House Republicans passed the Tax Cut and Jobs Act, their proposed tax reform plan, before the Thanksgiving break, and shortly thereafter the Senate Republicans introduced their own version of a tax reform which was approved on November 29th. The $1.4 trillion tax package is now on the Senate floor, but reports this morning indicate the vote has been delayed, hitting snags related to the expansion of the Federal deficit. Once approved, the two bills will need to be reconciled between the House and Senate, with a goal of getting a final proposed bill to the President as quickly as possible.
Impact of Tax Reform on HR and Corporate Mobility Pros
The proposed tax reform is sure to have a significant impact on HR and corporate mobility pros.
Following are some key things you need to be aware of as you close out the year with any pending corporate moves, and also as you think about budget allocations and revisit corporate mobility policies for the coming year:
Say Goodbye to Moving Expense Deduction. Under the proposed legislation, moving expenses will no longer be excludable and/or deductible. If approved, all moving expenses (including household good shipments) paid to an employee will be taxable.
Increase Your Tax Gross-Up Allocations for 2018. In the proposed legislation, the average tax gross-up is estimated to be approximately 65 percent. That’s a significant change from existing tax policy, where a $10,00 household goods move requires no gross-up. If passed, you’ll need to allocate your budgets accordingly.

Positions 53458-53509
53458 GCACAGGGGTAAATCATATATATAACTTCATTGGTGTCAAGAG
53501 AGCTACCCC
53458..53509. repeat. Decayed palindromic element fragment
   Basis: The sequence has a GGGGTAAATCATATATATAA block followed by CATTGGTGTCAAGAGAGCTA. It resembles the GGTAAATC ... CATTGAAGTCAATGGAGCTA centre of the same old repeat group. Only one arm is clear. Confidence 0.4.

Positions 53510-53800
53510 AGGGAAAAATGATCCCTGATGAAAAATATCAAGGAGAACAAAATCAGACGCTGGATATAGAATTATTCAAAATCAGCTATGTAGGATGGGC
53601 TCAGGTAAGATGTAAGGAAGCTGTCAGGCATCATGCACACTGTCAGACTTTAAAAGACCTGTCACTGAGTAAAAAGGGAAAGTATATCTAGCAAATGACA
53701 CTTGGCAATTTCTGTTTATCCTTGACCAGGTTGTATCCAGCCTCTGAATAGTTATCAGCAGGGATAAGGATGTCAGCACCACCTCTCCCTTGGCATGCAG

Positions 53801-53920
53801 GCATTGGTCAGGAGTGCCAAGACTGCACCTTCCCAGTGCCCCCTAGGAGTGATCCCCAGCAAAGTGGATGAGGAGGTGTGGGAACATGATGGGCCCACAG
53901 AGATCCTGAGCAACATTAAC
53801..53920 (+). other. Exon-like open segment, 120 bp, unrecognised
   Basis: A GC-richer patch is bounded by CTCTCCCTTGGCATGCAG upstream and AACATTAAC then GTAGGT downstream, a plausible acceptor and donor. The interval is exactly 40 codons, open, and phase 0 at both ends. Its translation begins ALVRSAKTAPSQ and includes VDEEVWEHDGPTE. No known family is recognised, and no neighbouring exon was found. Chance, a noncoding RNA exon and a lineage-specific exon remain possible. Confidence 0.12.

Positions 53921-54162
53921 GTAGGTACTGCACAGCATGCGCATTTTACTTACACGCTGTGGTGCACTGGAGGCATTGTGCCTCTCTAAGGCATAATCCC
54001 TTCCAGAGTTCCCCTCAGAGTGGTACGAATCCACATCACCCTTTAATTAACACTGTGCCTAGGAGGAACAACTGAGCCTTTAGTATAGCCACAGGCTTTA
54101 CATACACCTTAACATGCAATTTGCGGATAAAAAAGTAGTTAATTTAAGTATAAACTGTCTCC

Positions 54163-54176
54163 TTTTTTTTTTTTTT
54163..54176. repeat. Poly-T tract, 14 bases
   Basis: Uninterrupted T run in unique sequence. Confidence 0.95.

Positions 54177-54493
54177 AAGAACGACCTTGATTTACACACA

Changes to Capital Gains on Home Sales. Under the current law, an individual may exclude the gain on the sale of a primary residence if they have occupied the home in two of the last five years prior to the sale. Under the new proposed regulations, this exclusion can only be claimed once every five years, requiring an individual to have occupied the primary residence for five of the last eight years prior to sale. The new proposed regulations also include an exclusion cap for high-income individuals (e.g. adjusted gross income in excess of $500,000 married filing jointly, or $250,000 single).
Home Sale Transaction Related to Relocation. The good news is that the proposed regulations don’t impact the sale of an existing home—it will remain nontaxable.
Explore Adding Tax Consultation Services for Employees. With these proposed changes to the tax law, there is bound to become much more that goes into the process of recruiting top talent as well as in relocating existing employees to other corporate locations. It’s to be expected that employees won’t make decisions quickly without the benefit of exploring the tax consequences of corporate relocation and/or accepting job offers that require relocation.
Timing for a Household Goods Move Matters. If you’ve got corporate moves in the works, it makes good financial sense to get them executed before year end. If the proposed legislation goes into effect, in order to be excludable and deductible, the household goods moving expense must be incurred and the shipment delivered before December 31, 2017, regardless of when it is paid.
The proposed U.S. federal tax reform legislation represents significant potential changes in store for HR teams as it relates to their recruiting efforts, as well as for corporate mobility pros as they work with employees contemplating and/or navigating the process of corporate relocation. We’ve prepared a deeper dive into the proposed legislation and specifics on things corporate and global mobility pros should consider that you can access.
Download: Tax Cuts and Jobs Act: The Potential Impact to Corporate Mobility Programs.
As always, we’ll keep monitoring the progress of this proposed legislation and will keep you posted as more information becomes available.
This article first appeared on the northAmerican corporate blog